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New Zealand Institute of Architects









'An Island in the Bay' by Michael Davis

Architect Michael Davis details his experience of a run-down community centre in Wellington, and dreams of how much better it could be.

In concluding his 2005 essay Into the Post-War World, the late architect Bill Toomath observed: “In my post-war period a main focus was on community buildings and modestly economical family houses. Yet, in the past decade, five of the nine ‘Home of the Year’ awards made by a national home-maker’s magazine went to lavish holiday houses for the well-to-do.”

Every second Friday my daughter goes to the Island Bay Community Centre to attend a group for young adults with intellectual disabilities. My experiences of the building range from drop-offs and pick-ups, to attending birthday celebrations, farewells and Christmas functions.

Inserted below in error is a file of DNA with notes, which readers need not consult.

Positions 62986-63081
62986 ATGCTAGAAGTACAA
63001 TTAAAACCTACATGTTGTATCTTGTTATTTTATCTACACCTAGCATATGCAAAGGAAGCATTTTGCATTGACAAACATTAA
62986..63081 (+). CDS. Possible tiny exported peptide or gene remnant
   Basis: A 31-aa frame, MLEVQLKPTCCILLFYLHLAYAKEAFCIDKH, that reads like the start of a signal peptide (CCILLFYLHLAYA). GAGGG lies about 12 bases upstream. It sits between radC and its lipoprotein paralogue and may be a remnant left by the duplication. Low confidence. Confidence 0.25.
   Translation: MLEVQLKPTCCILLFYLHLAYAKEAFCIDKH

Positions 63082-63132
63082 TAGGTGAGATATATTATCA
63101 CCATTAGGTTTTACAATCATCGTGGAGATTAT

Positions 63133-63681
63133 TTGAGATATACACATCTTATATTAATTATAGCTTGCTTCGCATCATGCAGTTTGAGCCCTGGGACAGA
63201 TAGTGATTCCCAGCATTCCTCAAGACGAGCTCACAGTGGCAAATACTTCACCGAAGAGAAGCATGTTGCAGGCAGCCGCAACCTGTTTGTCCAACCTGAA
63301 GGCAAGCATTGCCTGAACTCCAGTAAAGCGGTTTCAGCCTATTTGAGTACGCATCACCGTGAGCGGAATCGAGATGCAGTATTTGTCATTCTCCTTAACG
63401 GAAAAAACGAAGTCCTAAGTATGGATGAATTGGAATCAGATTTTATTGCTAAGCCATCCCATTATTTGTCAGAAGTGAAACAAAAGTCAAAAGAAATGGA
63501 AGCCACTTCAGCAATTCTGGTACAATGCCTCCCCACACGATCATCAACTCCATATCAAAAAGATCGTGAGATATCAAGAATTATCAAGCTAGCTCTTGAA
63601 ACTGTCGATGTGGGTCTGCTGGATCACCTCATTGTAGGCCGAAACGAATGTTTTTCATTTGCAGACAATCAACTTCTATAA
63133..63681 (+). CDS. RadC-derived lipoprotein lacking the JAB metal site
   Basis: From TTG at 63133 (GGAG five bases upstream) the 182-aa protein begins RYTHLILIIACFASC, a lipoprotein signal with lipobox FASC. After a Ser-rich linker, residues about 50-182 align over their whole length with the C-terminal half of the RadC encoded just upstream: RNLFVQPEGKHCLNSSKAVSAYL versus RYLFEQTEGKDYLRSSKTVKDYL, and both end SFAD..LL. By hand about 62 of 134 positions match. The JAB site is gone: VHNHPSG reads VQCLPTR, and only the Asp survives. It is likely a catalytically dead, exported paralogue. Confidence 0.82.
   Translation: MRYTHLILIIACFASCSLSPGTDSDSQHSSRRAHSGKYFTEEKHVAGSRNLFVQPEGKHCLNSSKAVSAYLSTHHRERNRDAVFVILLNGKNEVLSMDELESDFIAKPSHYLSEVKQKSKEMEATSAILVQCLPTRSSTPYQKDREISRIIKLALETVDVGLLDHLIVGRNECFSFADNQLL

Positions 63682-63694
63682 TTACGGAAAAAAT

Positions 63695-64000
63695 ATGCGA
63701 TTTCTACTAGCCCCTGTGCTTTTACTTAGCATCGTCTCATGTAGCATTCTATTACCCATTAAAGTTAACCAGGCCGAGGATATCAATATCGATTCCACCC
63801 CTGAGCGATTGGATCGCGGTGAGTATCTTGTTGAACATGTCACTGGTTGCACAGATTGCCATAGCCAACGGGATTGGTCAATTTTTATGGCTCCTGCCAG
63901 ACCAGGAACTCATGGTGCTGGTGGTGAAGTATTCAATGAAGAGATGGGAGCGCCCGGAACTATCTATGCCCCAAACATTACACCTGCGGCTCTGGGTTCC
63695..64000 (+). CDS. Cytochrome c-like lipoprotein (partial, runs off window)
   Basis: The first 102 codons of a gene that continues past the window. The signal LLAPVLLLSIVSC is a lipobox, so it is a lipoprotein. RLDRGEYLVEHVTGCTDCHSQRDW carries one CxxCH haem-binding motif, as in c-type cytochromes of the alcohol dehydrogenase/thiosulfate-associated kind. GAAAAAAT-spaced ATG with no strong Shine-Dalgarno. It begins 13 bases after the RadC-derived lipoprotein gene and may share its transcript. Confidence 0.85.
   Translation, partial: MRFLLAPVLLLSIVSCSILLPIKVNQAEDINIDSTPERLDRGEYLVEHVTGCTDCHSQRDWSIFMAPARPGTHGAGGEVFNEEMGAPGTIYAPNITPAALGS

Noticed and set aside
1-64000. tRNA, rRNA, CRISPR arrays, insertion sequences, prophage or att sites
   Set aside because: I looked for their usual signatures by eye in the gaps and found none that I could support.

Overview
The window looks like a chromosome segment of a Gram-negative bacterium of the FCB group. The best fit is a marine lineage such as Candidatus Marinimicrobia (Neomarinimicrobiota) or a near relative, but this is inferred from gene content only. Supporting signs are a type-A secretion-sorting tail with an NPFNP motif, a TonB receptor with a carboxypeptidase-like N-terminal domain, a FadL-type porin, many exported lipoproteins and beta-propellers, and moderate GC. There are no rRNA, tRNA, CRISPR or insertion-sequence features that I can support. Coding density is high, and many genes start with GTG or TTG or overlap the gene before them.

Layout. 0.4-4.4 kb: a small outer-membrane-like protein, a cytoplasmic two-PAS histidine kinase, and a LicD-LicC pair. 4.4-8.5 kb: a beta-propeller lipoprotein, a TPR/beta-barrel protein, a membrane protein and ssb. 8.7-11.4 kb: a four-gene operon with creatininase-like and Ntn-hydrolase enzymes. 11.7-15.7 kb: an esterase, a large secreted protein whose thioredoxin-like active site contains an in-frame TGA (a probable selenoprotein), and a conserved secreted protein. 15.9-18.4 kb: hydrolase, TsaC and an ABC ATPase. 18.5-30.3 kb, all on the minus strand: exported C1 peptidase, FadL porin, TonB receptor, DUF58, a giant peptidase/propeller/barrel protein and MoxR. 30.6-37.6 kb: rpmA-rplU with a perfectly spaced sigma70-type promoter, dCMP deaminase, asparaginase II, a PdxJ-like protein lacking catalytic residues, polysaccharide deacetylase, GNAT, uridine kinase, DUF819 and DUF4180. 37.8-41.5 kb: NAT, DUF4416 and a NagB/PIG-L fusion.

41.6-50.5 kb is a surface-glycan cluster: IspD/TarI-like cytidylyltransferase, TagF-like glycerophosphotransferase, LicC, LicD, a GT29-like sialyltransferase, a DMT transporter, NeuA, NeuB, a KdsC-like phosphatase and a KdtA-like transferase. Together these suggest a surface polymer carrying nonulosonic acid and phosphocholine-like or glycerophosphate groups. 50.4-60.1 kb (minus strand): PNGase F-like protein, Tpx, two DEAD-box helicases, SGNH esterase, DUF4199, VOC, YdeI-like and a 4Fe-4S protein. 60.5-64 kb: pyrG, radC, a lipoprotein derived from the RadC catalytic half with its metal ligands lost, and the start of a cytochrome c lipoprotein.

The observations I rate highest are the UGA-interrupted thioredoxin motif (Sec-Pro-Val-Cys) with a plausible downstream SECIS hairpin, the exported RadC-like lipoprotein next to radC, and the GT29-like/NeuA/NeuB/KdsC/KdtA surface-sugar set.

Like many such centres, this building is an important asset to the people of Island Bay and nearby suburbs, and is popular because it offers spaces for an eclectic variety of groups and activities. These include religious and cultural groups, a book club, a Narcotics Anonymous group, yoga, Pilates, Tai Chi, and a range of dance groups – all reflecting the diverse demographics of the community. These are supported by committed volunteers and part-time paid staff.

The centre interests me because occasionally I give some thought to imagining what it could be like if it received the same level of ‘investment’ as some of the infrequently occupied holiday houses we see winning awards and gracing the pages
of architectural magazines.